The late Toni Stone, America’s first female pro baseball player, is finally getting her due.
A new eponymous play, currently on stage at the Mead Center in Washington DC until October 3rd, details her incredible story as a trailblazer, star athlete, and Black Catholic.
“Toni Stone”, from writer Lydia Diamond, first premiered Off-Broadway in 2019, and was based on a biography of Stone published in 2010, “Curveball: The Remarkable Story of Toni Stone the First Woman to Play Professional Baseball in the Negro League”.
The COVID-19 pandemic briefly interrupted its run, occasioning a successful foray into livestreamed theater from outlets in San Francisco and Atlanta in 2020.
While its return to in-person performances does include streaming, the internet has certainly taken notice of the piece and her name is perhaps a hotter topic than ever.
The legendary St. Paul, Minnesota native’s career predated both the popularity of softball on a wide scale and the entry of Black players into Major League Baseball—which would not come until Jackie Robinson joined the Brooklyn Dodgers in 1947.
She would sign with the Indianapolis Clowns in 1949, playing until her retirement in 1954. (Overlooked for playing time later in her career, she nevertheless maintained the fourth-highest batting average in the league in 1953.)
Her entry into the sport had begun informally, when as a child she shunned softball (and many other traditionally female trappings) in favor of baseball, which her pastor, Fr Charles Keith, encouraged.
She ended up on the boys’ baseball team for her parish, St Peter Claver Catholic Church, which remains to this day—not unlike its former parishioner's legacy.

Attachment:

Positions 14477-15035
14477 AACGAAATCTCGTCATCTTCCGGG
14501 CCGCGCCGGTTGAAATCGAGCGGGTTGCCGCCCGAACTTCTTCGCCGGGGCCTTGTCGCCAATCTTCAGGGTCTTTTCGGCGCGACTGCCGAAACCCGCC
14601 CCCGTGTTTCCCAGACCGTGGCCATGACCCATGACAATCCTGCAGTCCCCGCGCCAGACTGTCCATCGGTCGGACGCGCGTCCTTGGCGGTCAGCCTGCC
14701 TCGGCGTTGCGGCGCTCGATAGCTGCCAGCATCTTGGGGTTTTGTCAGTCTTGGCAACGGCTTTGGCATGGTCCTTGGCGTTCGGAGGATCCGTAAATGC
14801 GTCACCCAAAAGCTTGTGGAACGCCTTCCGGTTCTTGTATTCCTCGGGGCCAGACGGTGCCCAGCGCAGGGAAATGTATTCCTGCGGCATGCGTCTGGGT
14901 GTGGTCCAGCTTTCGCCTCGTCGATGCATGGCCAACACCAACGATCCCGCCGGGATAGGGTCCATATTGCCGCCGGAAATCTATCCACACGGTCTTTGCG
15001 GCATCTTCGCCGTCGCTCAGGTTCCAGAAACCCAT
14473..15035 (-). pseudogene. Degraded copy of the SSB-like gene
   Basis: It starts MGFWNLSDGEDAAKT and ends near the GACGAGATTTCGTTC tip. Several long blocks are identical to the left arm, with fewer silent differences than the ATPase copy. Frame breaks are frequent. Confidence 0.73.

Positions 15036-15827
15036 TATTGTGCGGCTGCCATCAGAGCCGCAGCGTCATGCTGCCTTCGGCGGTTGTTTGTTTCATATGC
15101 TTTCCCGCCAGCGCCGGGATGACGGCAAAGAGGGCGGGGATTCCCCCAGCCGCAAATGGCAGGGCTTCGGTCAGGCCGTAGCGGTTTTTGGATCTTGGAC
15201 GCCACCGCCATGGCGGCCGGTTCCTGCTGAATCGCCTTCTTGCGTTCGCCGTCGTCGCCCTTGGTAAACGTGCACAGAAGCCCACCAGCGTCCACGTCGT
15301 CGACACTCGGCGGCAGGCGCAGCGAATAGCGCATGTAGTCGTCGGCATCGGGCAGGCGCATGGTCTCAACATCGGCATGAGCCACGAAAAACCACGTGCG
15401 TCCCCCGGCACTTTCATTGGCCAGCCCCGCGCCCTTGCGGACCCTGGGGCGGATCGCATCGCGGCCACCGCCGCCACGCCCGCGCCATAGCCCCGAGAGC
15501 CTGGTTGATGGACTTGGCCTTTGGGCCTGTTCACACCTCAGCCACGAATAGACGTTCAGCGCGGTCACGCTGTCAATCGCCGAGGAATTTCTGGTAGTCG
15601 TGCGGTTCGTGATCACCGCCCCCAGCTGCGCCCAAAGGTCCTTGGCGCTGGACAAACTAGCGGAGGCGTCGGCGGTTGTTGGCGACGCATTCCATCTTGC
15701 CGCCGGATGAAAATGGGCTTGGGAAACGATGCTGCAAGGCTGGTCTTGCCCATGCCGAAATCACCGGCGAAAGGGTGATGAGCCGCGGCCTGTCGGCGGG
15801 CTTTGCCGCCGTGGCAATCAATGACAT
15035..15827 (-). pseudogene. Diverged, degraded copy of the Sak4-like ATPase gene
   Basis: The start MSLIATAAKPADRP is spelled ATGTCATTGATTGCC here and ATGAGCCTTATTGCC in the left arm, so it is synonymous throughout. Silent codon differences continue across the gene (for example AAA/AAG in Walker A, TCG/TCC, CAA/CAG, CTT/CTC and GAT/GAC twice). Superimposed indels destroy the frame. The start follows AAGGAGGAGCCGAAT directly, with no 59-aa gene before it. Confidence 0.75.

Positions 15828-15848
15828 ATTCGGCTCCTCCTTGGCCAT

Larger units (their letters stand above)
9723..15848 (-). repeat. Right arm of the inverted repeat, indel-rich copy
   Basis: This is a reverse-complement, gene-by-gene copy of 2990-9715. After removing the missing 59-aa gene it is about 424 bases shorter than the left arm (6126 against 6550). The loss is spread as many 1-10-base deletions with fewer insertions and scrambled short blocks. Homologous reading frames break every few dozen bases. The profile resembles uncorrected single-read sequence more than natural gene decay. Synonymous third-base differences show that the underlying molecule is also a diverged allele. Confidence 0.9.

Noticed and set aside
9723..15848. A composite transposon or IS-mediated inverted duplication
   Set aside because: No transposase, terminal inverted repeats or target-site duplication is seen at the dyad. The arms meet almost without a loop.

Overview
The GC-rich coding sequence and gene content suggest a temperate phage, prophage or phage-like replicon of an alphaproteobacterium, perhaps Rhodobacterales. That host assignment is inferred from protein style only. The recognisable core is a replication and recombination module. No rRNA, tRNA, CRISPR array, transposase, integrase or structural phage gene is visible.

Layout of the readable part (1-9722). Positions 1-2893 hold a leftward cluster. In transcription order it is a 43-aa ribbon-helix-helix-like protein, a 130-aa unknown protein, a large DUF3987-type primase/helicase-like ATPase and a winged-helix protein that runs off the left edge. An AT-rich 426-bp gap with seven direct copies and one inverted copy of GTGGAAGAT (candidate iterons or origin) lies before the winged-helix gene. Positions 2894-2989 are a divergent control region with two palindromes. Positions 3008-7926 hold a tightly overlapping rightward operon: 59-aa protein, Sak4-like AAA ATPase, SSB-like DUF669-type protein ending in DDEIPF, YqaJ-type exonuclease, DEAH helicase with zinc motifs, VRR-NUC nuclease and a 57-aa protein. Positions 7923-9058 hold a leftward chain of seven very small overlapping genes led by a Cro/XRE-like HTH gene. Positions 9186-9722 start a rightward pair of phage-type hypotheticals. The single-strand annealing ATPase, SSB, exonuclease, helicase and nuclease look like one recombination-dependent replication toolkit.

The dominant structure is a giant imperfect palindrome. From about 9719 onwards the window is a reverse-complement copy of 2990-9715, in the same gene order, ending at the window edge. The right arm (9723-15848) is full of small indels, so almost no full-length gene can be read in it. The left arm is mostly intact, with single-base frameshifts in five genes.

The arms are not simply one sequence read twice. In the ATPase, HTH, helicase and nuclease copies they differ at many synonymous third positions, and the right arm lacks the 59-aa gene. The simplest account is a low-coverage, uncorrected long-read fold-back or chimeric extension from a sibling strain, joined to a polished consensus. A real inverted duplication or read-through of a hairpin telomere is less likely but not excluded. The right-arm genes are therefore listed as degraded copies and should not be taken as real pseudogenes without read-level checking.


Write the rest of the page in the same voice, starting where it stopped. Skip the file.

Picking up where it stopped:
Stone was inducted into the National and International Women’s Sports Halls of Fame in 1993, following exhibits honoring her in the Baseball Hall of Fame in 1990—the same year St. Paul declared March 6th to be “Toni Stone Day”. She was inducted into the Minnesota Sports Hall of Fame just this year.
The first play to chronicle her life came in 1996, the year of her death, Roger Nieboer’s “Tomboy Stone” staged in her hometown. While that play largely flew under the radar, Diamond’s effort has received positive reviews in the New York Times, the Washington Post, and The Wall Street Journal.
It incorporates several familiar Broadway elements, including music and dance, which critics say enhance the story of a woman whose movement on the field broke barriers and stereotypes alike.
Aptly named, Diamond herself seems to have hit it out of the park.
Nate Tinner-Williams is co-founder and editor of Black Catholic Messenger, a seminarian with the Josephites, and a ThM student with the Institute for Black Catholic Studies at Xavier University of Louisiana (XULA).